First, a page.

by Enrico Villamaino

Statistically speaking, the American farmer is getting old. According to the Census of Agriculture, released by the USDA, the age of the average American farmer is nearly 59 years old. This average has slowly been creeping upward for the past 20 years. If left unchecked, this trend could have serious consequences for farming in the future.

In order to address and combat what could very well be a farmer shortage in the years to come, numerous organizations at the 100th annual American Farm Bureau Federation (AFBF) Convention are determined to educate, interest and engage young people across the U.S. in the history of husbandry, the science of agriculture and the opportunities for those who wish to pursue farming as a career.

4-H, the USDA’s own youth organization, operating under the auspices of the USDA’s National Institute of Food and Agriculture, strives to instill a strong sense of citizenship, healthy living, science, engineering and conquering problems through technology. Many of these initiatives are presented with an eye toward agricultural applications.

“Our motto is ‘To make the best better’ and our slogan is ‘Learn by doing,’” explained Gabrielle Fontenot of Louisiana 4-H, who was on hand for the convention in New Orleans. “We’re here at the convention to showcase that these are things worth learning and can definitely help young people in their futures.”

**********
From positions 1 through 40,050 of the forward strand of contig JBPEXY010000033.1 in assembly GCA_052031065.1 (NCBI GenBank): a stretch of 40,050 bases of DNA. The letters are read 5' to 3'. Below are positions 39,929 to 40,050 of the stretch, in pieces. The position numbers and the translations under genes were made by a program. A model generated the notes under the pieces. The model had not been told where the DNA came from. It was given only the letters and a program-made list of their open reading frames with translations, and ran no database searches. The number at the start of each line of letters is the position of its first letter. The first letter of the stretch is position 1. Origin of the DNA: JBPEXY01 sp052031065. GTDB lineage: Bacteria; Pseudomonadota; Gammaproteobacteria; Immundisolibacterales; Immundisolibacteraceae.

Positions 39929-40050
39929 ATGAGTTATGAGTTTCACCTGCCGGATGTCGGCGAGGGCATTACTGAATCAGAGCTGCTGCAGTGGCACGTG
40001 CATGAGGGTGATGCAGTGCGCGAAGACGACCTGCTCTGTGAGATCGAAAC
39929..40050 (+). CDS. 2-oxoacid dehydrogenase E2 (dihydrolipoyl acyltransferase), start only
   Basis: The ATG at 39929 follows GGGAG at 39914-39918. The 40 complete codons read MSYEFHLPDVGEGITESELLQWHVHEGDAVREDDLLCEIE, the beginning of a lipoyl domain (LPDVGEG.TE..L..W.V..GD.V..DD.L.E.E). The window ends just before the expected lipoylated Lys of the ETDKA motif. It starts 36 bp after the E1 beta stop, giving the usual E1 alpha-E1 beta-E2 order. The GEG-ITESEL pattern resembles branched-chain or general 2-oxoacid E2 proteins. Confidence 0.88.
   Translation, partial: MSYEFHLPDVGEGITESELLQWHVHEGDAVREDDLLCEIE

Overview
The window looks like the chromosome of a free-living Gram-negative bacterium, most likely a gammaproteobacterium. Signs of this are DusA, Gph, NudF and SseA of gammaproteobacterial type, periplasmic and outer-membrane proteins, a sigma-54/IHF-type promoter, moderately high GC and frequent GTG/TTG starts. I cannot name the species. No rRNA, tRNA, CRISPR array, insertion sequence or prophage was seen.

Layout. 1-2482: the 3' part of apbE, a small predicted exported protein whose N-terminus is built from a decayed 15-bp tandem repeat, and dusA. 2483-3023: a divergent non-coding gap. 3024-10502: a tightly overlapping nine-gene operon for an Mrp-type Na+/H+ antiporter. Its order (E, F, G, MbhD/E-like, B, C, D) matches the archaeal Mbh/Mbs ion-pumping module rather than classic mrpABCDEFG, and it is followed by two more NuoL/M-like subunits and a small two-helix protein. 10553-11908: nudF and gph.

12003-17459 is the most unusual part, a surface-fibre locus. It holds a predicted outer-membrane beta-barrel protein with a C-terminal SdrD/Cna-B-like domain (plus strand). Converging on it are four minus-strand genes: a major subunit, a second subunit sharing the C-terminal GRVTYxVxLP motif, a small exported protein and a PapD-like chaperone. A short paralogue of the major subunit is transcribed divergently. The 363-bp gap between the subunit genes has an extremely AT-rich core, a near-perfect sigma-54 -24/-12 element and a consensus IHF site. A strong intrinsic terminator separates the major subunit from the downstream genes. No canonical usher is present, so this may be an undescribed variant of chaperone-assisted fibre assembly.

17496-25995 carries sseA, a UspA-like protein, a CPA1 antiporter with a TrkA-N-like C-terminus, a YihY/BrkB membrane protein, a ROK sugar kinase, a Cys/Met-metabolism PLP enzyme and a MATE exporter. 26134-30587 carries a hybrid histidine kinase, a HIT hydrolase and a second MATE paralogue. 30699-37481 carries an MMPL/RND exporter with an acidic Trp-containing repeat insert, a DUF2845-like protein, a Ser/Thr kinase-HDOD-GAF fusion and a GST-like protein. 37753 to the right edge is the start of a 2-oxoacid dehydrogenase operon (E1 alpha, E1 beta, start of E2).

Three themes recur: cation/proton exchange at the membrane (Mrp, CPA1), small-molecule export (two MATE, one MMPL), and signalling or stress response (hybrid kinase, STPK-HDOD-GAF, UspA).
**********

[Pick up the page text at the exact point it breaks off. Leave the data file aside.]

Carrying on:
Headquartered at the U.S. Department of Education’s Offices of Vocational and Adult Education, the National FFA is a “career and technical student organization…based on middle and high school classes that promote and support agricultural education.”

The efforts to involve and interest students in farming is not restricted to just teenagers. The Genesee County Farm Bureau (GCFB), located in western New York State, was at the AFBF convention exhibiting its “Kinderfarmin’” program. Kinderfarmin’ is a premier event of the local farm bureau. Taking place annually, the event “engages all kindergarteners throughout the county,” according to GCFB Pro Education Chair Natasha Sutherland. “Local dairy farms take turns hosting the event where students, teachers and parents alike explore the world of our county’s largest agricultural industry.”

GCFB Young Farmers and Ranchers Co-Chair Emmaline Long added that the event includes “hands-on learning stations, interactive demonstrations and guided farm tours.” These activities are meant to teach children the importance of farming in their daily lives and – hopefully – spark an interest in farming as a profession when they grow up.

For more information on these organizations, visit, and